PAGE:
Rates and correlates of influenza vaccination among HIV-infected adults in the HIV Outpatient Study (HOPS), USA, 1999-2008.Prev Med. 2011 Jul-Aug; 53(1-2):89-94.PM
We sought to describe rates of vaccination among HIV-infected adults in care and identify factors associated with vaccination.
Using data abstracted from medical records of participants in the HIV Outpatient Study (HOPS) during 8 influenza seasons (1999-2008) and negative binomial models with generalized estimating equation methods, we examined factors associated with increased prevalence of annual influenza vaccination.
Among active patients, 25.8% to 43.3% were vaccinated for influenza each year (annual mean=35%, test for trend p=0.71). Vaccination rates peaked in October and November of each season and decreased sharply thereafter. In multivariable analysis, patients who were male (67.2%), non-Hispanic white (70%) or Hispanic (66%), had lower HIV viral loads (73.5%), were prescribed antiretroviral treatment (72.7%), or had a greater number of clinical encounters per year (86.7%) were more likely to receive influenza vaccination.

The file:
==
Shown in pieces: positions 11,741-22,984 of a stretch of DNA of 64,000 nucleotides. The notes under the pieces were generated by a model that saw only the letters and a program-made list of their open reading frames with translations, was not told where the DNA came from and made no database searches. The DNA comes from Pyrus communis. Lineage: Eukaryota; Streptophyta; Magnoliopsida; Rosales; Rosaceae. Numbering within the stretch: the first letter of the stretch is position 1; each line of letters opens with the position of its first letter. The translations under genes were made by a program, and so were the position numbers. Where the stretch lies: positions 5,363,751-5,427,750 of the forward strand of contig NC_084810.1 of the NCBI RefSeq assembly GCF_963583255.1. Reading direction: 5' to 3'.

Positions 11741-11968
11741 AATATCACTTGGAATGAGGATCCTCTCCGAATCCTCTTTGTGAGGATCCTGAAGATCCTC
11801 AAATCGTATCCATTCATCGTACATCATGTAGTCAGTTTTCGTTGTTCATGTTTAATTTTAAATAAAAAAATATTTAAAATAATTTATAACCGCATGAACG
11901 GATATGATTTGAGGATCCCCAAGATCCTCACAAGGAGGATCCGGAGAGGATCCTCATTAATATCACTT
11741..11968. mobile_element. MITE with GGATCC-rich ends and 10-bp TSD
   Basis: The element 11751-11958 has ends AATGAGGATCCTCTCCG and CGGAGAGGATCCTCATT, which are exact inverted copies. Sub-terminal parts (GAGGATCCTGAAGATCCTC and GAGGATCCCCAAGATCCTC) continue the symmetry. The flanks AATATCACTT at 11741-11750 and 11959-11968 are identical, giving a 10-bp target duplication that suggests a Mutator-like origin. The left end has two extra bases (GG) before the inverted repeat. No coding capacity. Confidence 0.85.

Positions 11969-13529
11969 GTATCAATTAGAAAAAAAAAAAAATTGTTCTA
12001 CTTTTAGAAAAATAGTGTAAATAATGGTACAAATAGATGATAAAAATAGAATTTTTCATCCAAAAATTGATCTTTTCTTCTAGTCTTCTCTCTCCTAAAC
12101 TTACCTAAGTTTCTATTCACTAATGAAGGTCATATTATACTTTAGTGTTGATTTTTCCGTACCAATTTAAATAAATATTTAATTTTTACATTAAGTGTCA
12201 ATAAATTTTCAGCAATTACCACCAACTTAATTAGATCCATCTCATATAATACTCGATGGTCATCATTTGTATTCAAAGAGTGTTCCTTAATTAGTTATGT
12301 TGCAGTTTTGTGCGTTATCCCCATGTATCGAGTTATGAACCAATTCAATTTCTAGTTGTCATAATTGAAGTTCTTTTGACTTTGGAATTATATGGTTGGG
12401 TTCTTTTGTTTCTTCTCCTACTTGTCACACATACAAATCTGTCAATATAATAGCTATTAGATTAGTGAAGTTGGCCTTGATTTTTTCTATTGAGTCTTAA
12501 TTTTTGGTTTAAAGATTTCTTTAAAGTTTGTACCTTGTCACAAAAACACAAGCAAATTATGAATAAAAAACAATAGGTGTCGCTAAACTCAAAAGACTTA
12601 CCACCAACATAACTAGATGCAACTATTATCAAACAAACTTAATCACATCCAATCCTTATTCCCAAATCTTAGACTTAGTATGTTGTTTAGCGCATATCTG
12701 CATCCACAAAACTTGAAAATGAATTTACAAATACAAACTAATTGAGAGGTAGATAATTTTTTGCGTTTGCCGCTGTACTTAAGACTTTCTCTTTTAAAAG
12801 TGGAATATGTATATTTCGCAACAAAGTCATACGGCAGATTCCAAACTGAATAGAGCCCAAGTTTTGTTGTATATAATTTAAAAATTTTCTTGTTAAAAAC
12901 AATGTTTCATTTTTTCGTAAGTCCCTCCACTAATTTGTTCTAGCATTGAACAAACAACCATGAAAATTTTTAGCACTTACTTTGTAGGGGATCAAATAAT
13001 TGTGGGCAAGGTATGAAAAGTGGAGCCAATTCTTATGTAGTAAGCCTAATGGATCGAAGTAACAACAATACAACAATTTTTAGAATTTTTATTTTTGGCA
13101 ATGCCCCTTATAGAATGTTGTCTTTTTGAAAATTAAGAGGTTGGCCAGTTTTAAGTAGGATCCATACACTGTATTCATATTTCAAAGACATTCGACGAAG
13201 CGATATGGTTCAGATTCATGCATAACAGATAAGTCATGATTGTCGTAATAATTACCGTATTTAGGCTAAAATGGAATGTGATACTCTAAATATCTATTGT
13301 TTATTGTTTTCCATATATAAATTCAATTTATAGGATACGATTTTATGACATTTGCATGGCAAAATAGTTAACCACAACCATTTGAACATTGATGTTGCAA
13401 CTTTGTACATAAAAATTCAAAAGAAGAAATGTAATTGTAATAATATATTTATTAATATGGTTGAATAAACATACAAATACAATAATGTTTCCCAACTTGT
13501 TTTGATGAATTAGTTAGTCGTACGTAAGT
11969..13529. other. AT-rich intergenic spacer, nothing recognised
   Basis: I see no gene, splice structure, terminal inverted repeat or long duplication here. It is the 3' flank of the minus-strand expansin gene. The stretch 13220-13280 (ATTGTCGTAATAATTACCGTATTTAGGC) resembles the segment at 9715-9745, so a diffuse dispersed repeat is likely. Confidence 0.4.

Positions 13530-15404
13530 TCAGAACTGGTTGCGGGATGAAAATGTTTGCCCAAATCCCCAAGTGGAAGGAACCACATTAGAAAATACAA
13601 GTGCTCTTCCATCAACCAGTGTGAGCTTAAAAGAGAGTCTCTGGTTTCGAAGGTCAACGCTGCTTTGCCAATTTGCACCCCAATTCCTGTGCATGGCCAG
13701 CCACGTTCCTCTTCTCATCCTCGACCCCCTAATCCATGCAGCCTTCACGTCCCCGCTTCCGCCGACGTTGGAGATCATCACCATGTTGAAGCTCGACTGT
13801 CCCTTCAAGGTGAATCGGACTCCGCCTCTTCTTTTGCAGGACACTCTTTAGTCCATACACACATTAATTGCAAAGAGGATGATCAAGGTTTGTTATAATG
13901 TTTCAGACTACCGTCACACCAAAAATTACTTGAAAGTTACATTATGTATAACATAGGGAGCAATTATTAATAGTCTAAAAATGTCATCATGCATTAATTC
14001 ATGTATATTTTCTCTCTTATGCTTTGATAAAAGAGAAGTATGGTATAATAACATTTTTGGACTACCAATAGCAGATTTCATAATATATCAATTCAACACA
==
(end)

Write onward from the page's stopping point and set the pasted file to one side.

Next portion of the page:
The decreased likelihood of vaccination among women and non-Hispanic black patients suggests the need for focused efforts to reduce disparities. Increasing patient and clinician education on the importance of universal vaccination, and ensuring that vaccination activities continue in HIV clinics during the later months of the influenza season may improve influenza vaccine coverage.